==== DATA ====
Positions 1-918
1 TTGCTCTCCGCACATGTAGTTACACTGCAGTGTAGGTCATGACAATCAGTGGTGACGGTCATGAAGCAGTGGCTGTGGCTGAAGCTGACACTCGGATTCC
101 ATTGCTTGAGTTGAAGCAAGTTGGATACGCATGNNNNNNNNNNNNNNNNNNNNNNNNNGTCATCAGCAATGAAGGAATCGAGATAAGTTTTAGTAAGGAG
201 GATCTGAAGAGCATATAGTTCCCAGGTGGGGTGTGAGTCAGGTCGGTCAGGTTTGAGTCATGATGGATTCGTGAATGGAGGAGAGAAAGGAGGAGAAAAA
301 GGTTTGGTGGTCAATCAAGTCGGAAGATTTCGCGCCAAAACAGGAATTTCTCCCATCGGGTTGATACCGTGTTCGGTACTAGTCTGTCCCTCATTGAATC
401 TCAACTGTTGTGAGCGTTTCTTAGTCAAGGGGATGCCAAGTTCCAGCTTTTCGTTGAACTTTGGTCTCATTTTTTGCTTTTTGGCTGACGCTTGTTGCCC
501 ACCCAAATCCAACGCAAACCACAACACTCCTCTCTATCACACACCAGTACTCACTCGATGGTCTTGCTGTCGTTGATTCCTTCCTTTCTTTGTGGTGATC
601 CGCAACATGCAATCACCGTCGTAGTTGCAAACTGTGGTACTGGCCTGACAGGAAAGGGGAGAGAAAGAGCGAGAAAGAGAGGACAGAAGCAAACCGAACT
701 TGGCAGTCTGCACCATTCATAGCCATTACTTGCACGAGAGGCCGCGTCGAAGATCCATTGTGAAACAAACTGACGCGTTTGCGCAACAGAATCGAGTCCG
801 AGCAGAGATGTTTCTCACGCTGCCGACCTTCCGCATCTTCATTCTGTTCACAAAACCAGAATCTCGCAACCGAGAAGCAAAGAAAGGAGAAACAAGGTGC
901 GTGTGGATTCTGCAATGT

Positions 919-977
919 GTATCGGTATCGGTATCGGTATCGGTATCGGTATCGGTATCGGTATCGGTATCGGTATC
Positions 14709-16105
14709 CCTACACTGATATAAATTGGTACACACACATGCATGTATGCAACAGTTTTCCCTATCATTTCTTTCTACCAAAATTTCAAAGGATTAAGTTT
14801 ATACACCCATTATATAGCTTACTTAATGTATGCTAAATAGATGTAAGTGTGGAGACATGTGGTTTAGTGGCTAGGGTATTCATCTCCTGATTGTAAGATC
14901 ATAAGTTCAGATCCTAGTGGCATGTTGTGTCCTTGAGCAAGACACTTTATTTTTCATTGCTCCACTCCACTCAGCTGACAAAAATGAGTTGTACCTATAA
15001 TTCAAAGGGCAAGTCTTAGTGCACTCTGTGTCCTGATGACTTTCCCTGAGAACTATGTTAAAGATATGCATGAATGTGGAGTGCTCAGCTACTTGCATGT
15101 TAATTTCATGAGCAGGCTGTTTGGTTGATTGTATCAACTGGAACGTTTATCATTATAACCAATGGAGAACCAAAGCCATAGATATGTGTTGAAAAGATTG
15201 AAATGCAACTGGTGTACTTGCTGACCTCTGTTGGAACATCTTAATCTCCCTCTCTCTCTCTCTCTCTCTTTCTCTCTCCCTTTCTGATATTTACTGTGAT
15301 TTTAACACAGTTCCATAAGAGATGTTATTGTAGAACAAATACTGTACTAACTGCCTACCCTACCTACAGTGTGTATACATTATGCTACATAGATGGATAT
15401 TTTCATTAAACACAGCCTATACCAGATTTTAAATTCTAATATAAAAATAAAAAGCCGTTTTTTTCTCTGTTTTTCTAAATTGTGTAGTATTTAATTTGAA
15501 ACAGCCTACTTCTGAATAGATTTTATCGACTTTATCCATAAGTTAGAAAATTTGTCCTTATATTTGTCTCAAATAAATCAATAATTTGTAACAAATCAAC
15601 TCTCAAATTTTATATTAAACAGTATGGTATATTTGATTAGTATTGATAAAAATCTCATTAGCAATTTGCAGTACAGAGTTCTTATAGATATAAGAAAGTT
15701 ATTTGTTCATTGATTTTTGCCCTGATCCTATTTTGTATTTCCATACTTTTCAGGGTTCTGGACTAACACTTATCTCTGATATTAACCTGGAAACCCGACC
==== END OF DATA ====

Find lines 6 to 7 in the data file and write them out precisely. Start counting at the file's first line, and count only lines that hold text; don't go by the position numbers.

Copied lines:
401 TCAACTGTTGTGAGCGTTTCTTAGTCAAGGGGATGCCAAGTTCCAGCTTTTCGTTGAACTTTGGTCTCATTTTTTGCTTTTTGGCTGACGCTTGTTGCCC
501 ACCCAAATCCAACGCAAACCACAACACTCCTCTCTATCACACACCAGTACTCACTCGATGGTCTTGCTGTCGTTGATTCCTTCCTTTCTTTGTGGTGATC